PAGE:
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Earlier today I was shopping and noted the range of beer for sale. Among the many Australian brands were some of the famous Southeast Asian brands, including Singha, Chang, Bintang and Tiger.

That got me thinking. What are the trends for alcohol consumption in Southeast Asia? I won’t spend too long looking for evidence, but here is a quick assessment.

To start with, Southeast Asia (and Asia more broadly) isn’t a world leader in alcohol consumption, as the graph below (source in Italian here) indicates.

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Among countries at a regional level, as the graph found here and replicated below illustrates, Indonesia’s beer consumption is rising (or at least it was until a couple of years ago) but the country doesn’t contribute much to the Asian total (either at a national level or on a per capita basis). Vietnam, in contrast, certainly does well (so to speak) on both national and per capita measures.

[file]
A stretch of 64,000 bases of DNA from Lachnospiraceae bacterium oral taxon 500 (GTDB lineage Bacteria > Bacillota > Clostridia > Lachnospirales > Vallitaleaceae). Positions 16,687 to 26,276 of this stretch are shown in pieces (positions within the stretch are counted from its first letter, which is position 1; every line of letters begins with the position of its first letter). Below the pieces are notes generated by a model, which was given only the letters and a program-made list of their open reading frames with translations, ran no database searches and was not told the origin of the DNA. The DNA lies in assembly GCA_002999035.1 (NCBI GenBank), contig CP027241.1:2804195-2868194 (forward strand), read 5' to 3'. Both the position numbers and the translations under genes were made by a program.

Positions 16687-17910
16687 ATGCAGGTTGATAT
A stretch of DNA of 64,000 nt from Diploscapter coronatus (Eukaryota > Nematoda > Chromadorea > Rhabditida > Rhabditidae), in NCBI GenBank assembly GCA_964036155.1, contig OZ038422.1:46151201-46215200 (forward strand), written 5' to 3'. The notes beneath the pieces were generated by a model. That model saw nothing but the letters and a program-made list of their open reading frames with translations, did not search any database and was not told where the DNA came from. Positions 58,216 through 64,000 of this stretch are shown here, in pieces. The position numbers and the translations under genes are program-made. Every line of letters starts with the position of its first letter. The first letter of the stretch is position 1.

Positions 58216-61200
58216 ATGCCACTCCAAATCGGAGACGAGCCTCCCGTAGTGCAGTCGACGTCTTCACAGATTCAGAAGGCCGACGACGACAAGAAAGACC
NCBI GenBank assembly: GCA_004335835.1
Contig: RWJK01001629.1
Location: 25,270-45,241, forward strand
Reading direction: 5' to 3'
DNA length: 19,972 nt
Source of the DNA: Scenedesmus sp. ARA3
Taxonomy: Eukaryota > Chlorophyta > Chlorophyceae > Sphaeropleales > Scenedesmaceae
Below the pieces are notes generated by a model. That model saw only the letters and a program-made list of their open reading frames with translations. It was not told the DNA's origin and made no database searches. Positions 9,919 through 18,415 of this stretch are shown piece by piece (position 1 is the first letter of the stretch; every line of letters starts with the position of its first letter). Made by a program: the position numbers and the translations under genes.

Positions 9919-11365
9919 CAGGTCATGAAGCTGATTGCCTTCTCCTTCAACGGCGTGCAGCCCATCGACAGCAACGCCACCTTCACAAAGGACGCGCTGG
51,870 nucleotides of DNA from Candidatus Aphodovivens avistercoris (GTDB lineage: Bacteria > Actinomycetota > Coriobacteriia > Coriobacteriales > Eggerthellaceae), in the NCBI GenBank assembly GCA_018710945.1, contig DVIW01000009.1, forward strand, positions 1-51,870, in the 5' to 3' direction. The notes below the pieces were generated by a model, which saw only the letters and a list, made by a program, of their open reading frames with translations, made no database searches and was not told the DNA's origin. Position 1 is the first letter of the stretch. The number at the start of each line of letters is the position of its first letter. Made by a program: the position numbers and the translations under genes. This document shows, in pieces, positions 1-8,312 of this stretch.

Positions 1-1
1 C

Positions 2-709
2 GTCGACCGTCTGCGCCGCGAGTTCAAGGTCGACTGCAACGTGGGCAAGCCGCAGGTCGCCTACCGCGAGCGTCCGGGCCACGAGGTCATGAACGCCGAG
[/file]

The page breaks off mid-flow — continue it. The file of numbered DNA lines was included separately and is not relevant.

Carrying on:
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Another set of figures broadly supporting this assessment of national alcohol consumption rankings is here and replicated again below.

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A cursory assessment of these figures suggests that beer consumption is generally more of a north Asian characteristic.

What then about other forms of alcohol, like spirits? From the same source here again…

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Another very cursory assessment of these figures suggests that in contrast to beer, consumption of spirits more generally correlates with wealth per capita. In other words, in Asia as wealth increases at a personal level so does the consumption of spirits.

As Indonesia’s per capita wealth is expected to increase in the future, one big huuuge* question to ask then is whether the winner in the Indonesian market will be Muslim moderation or the manufacturers of spirits. I guess time will tell.

*  Indonesians saying that out loud will get the joke 🙂

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